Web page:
Five thousand people enjoyed a free curry lunch in London’s Trafalgar Square last Friday.
The meal came courtesy of the ‘Feeding the Five Thousand‘ initiative aimed at highlighting the amount of waste there is in food production and consumption.
The food was donated by farmers; most of it was of produce they know they could not sell to supermarkets. †That’s somewhere between 20-40% of fruit and vegetable production.
The food, produce which didn’t make the grade on looks alone, would otherwise have been thrown away or ploughed back into fields.
As well as the delicious free curry, there were a couple of pigs present — to highlight the fact that between 2 and 500 times more carbon dioxide can be saved by feeding food waste to pigs instead of sending it for anaerobic digestion (the UK government’s preferred option).
However, under European laws, feeding food waste to pigs is banned. In Japan, South Korea and Taiwan, by contrast, it is mandatory to feed some food waste to pigs. Waste that doesn’t contain meat can also be fed to pigs in the US.
Live cooking demo
There was also a live cooking tent demonstrating how to cook and eat the otherwise discarded bits of animals such as hearts, lungs and other offal. †In the UK, folks used to eat this meat. Now, usually, they don’t.
Following an EU ruling in 2008, odd-shaped and oversized produce can be sold in the UK. But it generally isn’t.
In all, UK households throw away around a quarter of the food they buy.
The event, which was organized by a coalition of groups was the idea of Tristram Stuart, who published ‘Waste: Uncovering the Global Food Scandal’ in 2009.
“There is nothing wrong with the fruit and vegetables we’re throwing away. We want to see whole animals are eaten from nose to tail,” he said.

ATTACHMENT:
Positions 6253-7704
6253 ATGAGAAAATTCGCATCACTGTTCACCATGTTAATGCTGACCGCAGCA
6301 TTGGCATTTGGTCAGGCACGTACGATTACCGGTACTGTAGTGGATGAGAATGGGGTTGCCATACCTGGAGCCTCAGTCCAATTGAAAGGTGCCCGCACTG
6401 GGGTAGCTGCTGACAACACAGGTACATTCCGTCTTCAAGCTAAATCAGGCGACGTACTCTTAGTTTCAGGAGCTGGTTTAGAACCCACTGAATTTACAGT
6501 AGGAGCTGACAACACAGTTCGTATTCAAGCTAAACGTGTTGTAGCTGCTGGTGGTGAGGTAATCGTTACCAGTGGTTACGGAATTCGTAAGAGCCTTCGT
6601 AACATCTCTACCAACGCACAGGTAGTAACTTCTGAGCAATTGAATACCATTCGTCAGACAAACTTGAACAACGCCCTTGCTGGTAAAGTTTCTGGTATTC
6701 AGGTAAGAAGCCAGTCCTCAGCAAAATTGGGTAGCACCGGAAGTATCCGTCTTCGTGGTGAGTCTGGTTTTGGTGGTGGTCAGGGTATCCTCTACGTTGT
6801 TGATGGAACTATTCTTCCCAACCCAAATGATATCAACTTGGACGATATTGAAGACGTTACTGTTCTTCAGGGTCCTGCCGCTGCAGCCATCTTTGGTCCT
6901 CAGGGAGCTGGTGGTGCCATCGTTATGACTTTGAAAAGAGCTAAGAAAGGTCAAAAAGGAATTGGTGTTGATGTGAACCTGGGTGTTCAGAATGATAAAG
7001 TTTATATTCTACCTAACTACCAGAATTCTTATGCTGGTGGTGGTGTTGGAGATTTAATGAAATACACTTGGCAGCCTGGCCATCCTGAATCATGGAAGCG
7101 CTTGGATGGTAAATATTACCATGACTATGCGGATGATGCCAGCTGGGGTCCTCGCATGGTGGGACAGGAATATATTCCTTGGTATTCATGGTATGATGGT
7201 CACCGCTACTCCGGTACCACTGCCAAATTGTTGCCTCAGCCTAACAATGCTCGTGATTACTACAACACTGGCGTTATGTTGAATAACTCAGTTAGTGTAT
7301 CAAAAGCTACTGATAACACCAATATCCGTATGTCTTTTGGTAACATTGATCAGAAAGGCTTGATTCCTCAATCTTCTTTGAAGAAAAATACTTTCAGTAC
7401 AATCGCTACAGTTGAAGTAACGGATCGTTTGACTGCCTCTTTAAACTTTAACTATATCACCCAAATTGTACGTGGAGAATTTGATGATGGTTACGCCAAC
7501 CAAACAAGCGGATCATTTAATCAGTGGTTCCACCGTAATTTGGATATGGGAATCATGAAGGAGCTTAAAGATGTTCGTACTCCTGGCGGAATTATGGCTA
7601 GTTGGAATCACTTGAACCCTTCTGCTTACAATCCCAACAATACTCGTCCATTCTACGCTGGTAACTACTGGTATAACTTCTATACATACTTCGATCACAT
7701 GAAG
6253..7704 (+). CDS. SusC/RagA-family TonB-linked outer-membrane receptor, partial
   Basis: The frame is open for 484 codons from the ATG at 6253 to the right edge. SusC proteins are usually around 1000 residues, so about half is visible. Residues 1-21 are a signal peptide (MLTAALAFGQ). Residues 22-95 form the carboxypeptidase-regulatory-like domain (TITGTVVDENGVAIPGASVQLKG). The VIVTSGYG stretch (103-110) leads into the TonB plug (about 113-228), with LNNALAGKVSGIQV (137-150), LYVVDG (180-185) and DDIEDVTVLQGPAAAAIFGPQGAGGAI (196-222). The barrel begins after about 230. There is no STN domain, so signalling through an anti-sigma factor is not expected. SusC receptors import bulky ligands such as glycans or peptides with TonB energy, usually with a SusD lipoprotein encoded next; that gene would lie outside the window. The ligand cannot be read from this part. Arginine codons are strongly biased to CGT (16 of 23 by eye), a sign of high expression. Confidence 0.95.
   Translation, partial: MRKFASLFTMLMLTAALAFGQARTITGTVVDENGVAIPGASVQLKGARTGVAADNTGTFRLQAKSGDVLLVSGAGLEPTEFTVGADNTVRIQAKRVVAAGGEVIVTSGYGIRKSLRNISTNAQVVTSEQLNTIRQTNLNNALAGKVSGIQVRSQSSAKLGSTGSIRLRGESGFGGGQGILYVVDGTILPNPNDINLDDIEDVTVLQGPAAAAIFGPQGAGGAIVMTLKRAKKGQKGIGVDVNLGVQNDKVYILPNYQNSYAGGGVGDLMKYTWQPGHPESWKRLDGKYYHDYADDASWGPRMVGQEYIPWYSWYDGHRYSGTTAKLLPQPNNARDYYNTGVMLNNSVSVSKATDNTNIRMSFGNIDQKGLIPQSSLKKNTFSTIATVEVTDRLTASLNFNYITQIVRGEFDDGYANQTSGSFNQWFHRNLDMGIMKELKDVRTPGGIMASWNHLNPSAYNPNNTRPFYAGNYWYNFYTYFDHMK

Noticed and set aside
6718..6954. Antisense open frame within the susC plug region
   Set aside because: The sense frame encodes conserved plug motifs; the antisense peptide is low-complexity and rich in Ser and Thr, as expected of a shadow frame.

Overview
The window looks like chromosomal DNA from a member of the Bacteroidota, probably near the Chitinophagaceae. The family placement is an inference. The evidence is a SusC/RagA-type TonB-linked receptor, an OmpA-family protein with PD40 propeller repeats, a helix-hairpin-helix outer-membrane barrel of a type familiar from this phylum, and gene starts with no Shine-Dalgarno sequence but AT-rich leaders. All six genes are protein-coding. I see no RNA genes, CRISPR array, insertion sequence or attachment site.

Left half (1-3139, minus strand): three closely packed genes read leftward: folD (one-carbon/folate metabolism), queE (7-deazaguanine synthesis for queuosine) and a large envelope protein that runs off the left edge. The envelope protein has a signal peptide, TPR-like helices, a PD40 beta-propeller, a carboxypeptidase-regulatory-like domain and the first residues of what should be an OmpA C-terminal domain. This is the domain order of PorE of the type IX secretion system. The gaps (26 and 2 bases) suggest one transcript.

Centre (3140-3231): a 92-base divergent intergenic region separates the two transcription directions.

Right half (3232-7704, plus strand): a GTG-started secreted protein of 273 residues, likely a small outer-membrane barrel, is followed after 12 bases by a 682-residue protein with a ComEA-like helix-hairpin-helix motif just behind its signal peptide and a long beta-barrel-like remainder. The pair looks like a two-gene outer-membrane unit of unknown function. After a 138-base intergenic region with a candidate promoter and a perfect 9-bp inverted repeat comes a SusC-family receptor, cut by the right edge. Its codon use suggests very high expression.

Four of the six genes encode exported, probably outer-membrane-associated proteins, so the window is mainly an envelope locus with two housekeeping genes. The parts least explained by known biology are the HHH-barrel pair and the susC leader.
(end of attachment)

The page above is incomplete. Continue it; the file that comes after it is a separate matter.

London mayor, Boris Johnson, served up the first portion of free curry. He is urging businesses to sign a “Food Waste Pyramid” pledge to reduce the mountains of food needlessly thrown away. This asks businesses to avoid buying surplus food, redistribute any unwanted food to charities like FareShare and FoodCycle, and pass food unfit for human consumption to livestock.
“Throwing away mountains of perfectly edible food is crazy at a time when all Londoners are feeling the pinch,” Johnson said.
“I want to do all I can to help people to cut waste, save cash by doing so and improve our great city. This is why I am determined to cut the amount of food needlessly sent to landfill. I urge businesses and Londoners to get on board to reduce waste and help to save millions for the capital’s economy.”
“It is my vision to make London a zero waste city, which is why I am working closely with Londonís boroughs with the aim of creating the capitalís very first zero waste ward, to show the rest of the city how it can be done.Ē
US households, retailers and food services waste approximately 40 million tons of food each year. This would be more than enough to satisfy the hunger of the nearly one billion malnourished people in the world.
If we planted trees on land currently used to grow unnecessary surplus and wasted food, this would offset a theoretical maximum of 100% of greenhouse gas emissions from fossil fuel combustion.
Video by LondonPerspectives
Picture by twenty_questions